November isn't normally a popular month for home sales, but buyers - especially first-timers anxious that an $8,000 incentive might slip through their fingers - made an exception this year.
The number of homes changing hands last month in the Baltimore metro area was up 77 percent compared with a year earlier, Metropolitan Regional Information Systems said Thursday. That's by far the biggest jump since MRIS began tracking the region in the late 1990s, and it comes in a month that was supposed to have been the last opportunity for claiming the federal first-time home buyer tax credit. The credit, worth up to $8,000, has since been extended into next year and expanded.
Sales in October increased 36 percent from a year earlier - the previous record.
More Baltimore-area homes changed hands in November than in any month this year except the normally brisk June. Signed contracts, which for the most part were due to become sales this month or early next year, also rose.
"You don't [usually] see many people buying houses between Thanksgiving and New Year's, so it's a good sign," said Ron Howard, who runs the Ron Howard Group at Re/Max Sails in Canton and said all his buyers' agents are busy.
This isn't yet the recovery homeowners are counting on, because prices continue to fall. The average sales price in the metro area was about $260,000 last month, down 8 percent from a year ago and just about what the average buyer paid at the end of 2004.
And despite the big pickup in activity, the number of homes sold last month is still far below what it was five years ago, when lax lending terms helped create a frenzy. More than 3,700 homes changed hands in November 2004; last month, it was 2,247.
What will happen to sales and prices when the tax credit expires is one of the pressing questions facing the real estate industry here and nationwide. Dean Baker, an economist who follows the housing market for the Washington-based Center for Economic and Policy Research, expects sales will begin dropping again. Probably even before the credit expires, he added, because the original $8,000 incentive to buy got people who might otherwise have bought next year to buy this year.
"It's hard for me to see that we aren't going to take another hit," Baker said.
Steve Dutra, vice president of information at John Burns Real Estate Consulting, a California-based adviser to the home-building and real-estate industries, has a different forecast. He expects modest sales gains in the Baltimore area next year, with prices "a little bit down to flat." Proximity to federal spending helps, he said.
Some are feeling optimistic enough to come back into the market after a break. Alan Chantker, president of the Mid-Atlantic Real Estate Investors Association, hadn't bought Baltimore homes to rehab and resell for more than a year but picked up two - both foreclosures - in the past few weeks.
His plan is to renovate the properties and put them on the market in early March, with hopes of getting first-time buyers who want to beat the new deadline for the $8,000 credit. Contracts must be signed no later than April 30.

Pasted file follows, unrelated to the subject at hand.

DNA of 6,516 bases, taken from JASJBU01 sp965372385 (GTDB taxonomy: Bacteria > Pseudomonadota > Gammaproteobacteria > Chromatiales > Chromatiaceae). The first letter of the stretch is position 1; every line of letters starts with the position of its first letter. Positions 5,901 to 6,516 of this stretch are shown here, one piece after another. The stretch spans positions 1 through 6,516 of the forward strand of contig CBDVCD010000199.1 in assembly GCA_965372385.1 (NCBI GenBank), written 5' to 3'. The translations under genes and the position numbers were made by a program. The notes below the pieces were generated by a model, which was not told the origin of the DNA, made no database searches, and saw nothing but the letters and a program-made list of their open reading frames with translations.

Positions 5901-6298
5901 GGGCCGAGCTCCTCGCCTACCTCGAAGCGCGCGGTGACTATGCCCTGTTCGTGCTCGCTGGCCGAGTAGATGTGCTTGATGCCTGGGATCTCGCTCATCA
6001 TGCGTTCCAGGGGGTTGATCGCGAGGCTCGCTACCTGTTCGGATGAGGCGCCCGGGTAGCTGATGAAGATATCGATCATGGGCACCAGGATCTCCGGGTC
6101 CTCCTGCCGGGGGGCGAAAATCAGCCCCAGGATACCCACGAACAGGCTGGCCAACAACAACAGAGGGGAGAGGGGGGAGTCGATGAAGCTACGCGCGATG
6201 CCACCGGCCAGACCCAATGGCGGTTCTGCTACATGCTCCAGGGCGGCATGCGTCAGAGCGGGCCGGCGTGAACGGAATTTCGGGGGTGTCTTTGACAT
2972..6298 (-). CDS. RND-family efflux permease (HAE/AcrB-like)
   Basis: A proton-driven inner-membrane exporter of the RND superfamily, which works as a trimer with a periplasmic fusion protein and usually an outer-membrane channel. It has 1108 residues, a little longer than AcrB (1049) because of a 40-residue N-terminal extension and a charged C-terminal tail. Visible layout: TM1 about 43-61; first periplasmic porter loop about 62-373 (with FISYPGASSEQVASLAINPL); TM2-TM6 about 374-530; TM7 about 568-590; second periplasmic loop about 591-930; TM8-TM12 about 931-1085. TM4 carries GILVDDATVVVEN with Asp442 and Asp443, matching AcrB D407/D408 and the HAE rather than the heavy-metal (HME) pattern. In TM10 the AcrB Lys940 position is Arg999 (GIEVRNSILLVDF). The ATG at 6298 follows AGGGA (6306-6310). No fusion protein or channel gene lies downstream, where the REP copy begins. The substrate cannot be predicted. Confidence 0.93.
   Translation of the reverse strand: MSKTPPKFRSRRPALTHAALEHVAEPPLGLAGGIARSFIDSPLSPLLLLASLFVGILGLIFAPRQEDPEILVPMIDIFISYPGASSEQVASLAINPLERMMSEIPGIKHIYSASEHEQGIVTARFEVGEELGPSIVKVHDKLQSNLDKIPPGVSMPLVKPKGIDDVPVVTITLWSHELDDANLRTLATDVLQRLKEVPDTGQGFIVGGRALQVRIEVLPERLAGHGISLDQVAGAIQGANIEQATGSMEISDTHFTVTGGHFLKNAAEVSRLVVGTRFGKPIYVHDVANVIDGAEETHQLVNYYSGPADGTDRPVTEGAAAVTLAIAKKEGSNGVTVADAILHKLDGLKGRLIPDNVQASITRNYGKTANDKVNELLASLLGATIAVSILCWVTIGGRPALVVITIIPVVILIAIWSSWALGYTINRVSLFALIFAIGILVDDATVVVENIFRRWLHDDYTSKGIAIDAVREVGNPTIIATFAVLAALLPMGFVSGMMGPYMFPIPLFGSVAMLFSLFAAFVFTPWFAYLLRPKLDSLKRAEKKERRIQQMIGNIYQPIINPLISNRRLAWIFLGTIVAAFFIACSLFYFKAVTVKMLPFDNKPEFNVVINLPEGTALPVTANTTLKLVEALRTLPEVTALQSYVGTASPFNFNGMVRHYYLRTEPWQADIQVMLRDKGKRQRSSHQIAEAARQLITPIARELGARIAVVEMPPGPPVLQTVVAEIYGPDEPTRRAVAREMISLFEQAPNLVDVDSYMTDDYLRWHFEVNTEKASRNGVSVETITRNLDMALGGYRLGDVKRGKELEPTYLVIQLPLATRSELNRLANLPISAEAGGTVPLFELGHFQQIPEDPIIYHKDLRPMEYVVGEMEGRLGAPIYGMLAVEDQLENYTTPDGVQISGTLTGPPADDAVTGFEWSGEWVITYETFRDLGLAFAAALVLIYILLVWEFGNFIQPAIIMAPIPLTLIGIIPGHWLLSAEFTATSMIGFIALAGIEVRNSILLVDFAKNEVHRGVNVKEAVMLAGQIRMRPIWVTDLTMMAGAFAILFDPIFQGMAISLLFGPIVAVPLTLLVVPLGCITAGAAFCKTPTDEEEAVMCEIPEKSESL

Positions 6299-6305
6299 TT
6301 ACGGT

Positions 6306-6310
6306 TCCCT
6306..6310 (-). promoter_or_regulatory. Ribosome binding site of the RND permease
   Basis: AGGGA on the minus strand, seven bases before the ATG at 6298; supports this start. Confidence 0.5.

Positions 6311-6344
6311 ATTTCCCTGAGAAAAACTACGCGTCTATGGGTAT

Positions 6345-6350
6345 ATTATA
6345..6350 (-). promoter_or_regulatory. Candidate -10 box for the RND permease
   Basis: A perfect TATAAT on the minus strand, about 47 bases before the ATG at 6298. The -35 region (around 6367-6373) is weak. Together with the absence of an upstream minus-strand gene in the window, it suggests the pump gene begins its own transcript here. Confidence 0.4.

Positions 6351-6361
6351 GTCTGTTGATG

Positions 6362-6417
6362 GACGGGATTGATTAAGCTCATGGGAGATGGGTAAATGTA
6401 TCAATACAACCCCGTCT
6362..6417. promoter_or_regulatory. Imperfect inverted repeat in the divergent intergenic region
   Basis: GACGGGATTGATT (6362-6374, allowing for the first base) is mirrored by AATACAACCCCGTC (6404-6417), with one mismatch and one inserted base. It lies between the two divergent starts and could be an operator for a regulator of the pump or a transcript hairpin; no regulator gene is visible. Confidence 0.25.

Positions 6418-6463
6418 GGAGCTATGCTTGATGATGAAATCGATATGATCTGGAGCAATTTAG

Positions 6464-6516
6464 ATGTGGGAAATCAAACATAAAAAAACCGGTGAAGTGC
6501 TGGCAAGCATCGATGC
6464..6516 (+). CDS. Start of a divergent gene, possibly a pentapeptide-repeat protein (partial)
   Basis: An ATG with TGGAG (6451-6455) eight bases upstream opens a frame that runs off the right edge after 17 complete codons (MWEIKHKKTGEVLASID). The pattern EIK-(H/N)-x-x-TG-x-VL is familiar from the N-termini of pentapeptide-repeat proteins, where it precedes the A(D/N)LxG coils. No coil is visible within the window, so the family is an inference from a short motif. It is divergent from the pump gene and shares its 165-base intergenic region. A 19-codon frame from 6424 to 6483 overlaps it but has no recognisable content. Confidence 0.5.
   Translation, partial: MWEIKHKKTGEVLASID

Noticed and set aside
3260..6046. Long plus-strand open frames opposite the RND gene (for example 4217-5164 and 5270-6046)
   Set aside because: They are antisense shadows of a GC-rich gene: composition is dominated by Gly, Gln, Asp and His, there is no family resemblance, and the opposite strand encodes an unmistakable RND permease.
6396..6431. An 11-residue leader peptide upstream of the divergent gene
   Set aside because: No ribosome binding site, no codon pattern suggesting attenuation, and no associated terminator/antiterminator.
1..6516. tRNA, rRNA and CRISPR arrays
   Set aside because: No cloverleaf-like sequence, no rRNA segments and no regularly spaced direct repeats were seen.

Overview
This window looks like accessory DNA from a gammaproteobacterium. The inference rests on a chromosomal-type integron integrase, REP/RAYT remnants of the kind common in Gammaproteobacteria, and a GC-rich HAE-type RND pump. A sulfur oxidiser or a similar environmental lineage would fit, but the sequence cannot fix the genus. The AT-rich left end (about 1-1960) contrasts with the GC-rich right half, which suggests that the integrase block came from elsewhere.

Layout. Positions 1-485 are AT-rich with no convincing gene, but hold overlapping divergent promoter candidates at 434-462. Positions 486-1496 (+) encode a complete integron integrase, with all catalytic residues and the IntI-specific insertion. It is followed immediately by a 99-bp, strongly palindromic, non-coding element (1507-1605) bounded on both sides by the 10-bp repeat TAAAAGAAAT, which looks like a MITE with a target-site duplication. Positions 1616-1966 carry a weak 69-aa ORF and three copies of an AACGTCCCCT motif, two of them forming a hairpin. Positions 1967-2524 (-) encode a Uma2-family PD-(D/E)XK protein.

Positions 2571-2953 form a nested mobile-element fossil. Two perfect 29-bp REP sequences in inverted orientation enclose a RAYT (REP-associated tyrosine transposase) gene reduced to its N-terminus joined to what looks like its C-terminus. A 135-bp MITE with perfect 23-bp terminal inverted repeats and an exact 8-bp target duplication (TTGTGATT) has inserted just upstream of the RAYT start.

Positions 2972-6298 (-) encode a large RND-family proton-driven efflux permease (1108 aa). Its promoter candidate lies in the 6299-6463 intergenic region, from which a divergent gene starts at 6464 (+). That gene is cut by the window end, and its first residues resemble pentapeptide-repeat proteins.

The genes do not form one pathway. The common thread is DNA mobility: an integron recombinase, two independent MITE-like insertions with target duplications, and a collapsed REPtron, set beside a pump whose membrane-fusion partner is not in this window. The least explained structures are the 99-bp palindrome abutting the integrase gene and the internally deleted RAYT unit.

"I kind of got the inkling this past summer that things were turning around, so I decided to get back into the rehab game," Chantker said. He would have bought sooner, but "I was getting beat out on a lot of deals. Either I'd pick up the phone and it was gone, or there were 10 other contracts."
MRIS, which runs the region's multiple-listing service, doesn't track whether homes are sold to first-time buyers. But the big activity now is in lower price ranges, the ones first-timers are most likely to buy into. Twice as many Baltimore-area homes less than $250,000 sold last month compared with a year ago, according to a Baltimore Sun analysis. The number of homes selling for more than that amount rose 56 percent.
Even in pricey Howard County, one in four homes sold went for less than $250,000. In Baltimore, it was 80 percent.
"Our market needs those first-time buyers," said Judy Isom, a real estate agent with Keller Williams American Premier in Bel Air who has been in the business for 23 years. "The first-time buyer is the one on that first rung of that ladder, and you can't get anywhere else without them."
But there's a bottleneck further up the ladder. As of September, nearly 300,000 Maryland homeowners with mortgages owed more on those loans than the properties were worth, according to estimates by First American CoreLogic. That's 22 percent of borrowers - the eighth-highest share in the nation.
It's the reason so many sales are either to buyers who don't already have a home or to real estate investors, said Howard.
"Once the values go back on an upward climb, and people can get out of the houses they're in, that's when you're going to see the market get exponentially busier," he predicted. "A lot of people out there would love to sell if they could."
Because they can't sell, they can't move to a bigger place, which leaves homeowners in higher price ranges chasing a small pool of buyers. At the rate of sales last month, there were enough homes on the market priced between $1 million and $2.5 million to last for four years. In most price ranges, buyers have a lot they can look at and - unlike in the rapid-sales days of 2004 and 2005 - don't feel pressure to settle for something that doesn't suit them.
That's why Patricia Cardinale, who has been trying to sell a brick rambler in Ellicott City since July, decided to pull it off the market for a month. She's hoping for better luck if she replaces the kitchen appliances and faucet. The three-bedroom house belonged to a sister who died, and Cardinale - who lives in California - is the trustee. It's not in bad condition, she said, but she knows it could use sprucing up before it's back on the market with an asking price of about $360,000.
"We've had plenty of showings," she said. "Every comment was, 'It needs upgrading. Too much work.' "